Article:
Sunday, March 13, 2005


... And somehow, I don't think Danette Reilly will be around to save him. (Although I'd be really, really thrilled if she was.)

Sir Justin of Arthur's Round Table comes to life in this first subseries of the Seven Soldiers project, amazingly rendered by Simone Bianchi (who is he? Newsarama already asked). In the Zero issue, we saw the Sheeda undertake their Harrowing on the present day and the ersatz Seven Soldiers. Now we see them at a far earlier point in time, razing Camelot to the ground and salting the earth upon which it stood.

If the overarching layers of the Zero issue were a bit muddled (they were), then this first issue helps clarify things a bit. We get a better feel for what the Sheeda are and what their game is, although certainly not enough to figure them out. And, in truth, for every question Grant Morrison answers, he replaces with a new unknown. The endgame is still not clear.

The Zero issue was cynical and post-modern, but this is more straight-ahead action and archtype. The Knights of the Round Table are vivid and valiant without crossing over into bombast or cornball; it's an incomprehensibly unequal fight and they are doing the best of what they know how to do. But it won't be enough to save either Camelot or the future and their desperation in the face of ridiculous odds does not come out as hokey.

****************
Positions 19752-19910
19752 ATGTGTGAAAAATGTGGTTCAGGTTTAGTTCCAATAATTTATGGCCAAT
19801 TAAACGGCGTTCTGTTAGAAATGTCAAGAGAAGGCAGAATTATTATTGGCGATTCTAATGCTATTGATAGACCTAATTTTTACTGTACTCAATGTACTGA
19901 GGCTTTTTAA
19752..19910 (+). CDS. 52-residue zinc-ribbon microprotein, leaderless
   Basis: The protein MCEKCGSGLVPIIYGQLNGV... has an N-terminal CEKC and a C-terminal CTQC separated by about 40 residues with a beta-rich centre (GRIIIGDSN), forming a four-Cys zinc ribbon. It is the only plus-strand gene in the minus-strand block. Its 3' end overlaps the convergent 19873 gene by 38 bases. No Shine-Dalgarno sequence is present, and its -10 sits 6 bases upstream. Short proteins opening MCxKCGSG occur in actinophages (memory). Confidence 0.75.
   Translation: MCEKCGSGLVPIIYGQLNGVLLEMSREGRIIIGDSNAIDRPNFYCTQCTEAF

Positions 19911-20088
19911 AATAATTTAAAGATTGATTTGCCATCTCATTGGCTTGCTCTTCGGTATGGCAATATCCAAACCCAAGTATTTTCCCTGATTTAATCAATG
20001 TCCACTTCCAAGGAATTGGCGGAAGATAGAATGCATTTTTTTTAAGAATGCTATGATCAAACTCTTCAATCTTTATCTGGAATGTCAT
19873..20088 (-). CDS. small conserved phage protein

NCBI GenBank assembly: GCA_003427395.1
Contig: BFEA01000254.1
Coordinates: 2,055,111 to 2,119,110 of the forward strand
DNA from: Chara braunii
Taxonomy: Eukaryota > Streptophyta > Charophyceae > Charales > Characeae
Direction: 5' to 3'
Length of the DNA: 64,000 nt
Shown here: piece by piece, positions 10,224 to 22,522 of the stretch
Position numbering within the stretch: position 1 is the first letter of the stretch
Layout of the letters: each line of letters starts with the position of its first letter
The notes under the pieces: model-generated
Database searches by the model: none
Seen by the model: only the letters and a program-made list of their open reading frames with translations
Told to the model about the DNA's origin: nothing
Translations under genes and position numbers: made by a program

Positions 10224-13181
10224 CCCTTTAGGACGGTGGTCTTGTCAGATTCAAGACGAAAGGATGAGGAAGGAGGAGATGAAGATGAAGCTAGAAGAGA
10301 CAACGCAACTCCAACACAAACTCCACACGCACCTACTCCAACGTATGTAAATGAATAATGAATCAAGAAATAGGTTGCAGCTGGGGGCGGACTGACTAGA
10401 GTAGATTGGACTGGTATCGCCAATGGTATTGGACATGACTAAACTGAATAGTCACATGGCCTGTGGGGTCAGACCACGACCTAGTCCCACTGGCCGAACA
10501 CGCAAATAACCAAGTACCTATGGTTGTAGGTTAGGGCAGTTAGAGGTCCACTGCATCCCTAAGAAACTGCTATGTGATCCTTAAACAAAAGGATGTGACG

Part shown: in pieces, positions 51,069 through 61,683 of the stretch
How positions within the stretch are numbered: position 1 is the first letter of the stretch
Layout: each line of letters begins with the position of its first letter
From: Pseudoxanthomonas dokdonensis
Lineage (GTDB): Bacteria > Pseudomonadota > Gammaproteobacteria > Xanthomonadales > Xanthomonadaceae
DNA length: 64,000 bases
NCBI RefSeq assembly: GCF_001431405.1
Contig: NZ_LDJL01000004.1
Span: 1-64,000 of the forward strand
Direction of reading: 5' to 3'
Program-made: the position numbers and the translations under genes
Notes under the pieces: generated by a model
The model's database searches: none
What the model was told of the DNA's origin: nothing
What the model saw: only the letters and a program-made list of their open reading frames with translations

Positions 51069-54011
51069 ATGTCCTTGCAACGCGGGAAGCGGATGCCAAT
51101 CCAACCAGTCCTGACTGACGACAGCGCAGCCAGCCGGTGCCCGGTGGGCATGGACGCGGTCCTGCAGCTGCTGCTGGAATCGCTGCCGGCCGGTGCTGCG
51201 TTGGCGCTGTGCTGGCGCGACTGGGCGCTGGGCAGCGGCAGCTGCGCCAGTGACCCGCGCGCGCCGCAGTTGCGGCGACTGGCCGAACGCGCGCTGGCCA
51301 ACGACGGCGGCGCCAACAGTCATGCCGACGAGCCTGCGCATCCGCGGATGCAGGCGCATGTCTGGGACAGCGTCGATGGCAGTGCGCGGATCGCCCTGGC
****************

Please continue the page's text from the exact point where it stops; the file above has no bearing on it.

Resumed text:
Arthur's brave knights are losing badly and it it Justin, blessed not with superior brawn or unassailable virtue but instead a talking horse, who finds the keys to the Sheeda's strength. Trying to defeat the Sheeda queen, it is through Vanguard's actions (Vanguard being the horse) that Justin finds himself bewildered and bloodied in contemporary LA, separated from Vanguard and treated not like a valiant knight, but instead like a crazy SCA member who jumped into traffic while riding a horse and dressed in armor. It's a different kind of world that will need saving here.

In his more familiar appearances, Sir Justin is never built like a linebacker -- he's tall and thin, built straight like the sword he wields. Bianchi takes that one step further and there is a slightness and a delicacy to Justin's form; although he's strong enough to carry the weakened Olwyn, Justin's greatest strength is not physical. There is a fluidity to all of Bianchi's renderings and a fantastic use of chiaroscuro, all the more important for the role shadow has in the Sheeda's story.

Overall, a good start both to the miniseries itself and to the larger sea of miniseries that make up the Seven Soldiers project.


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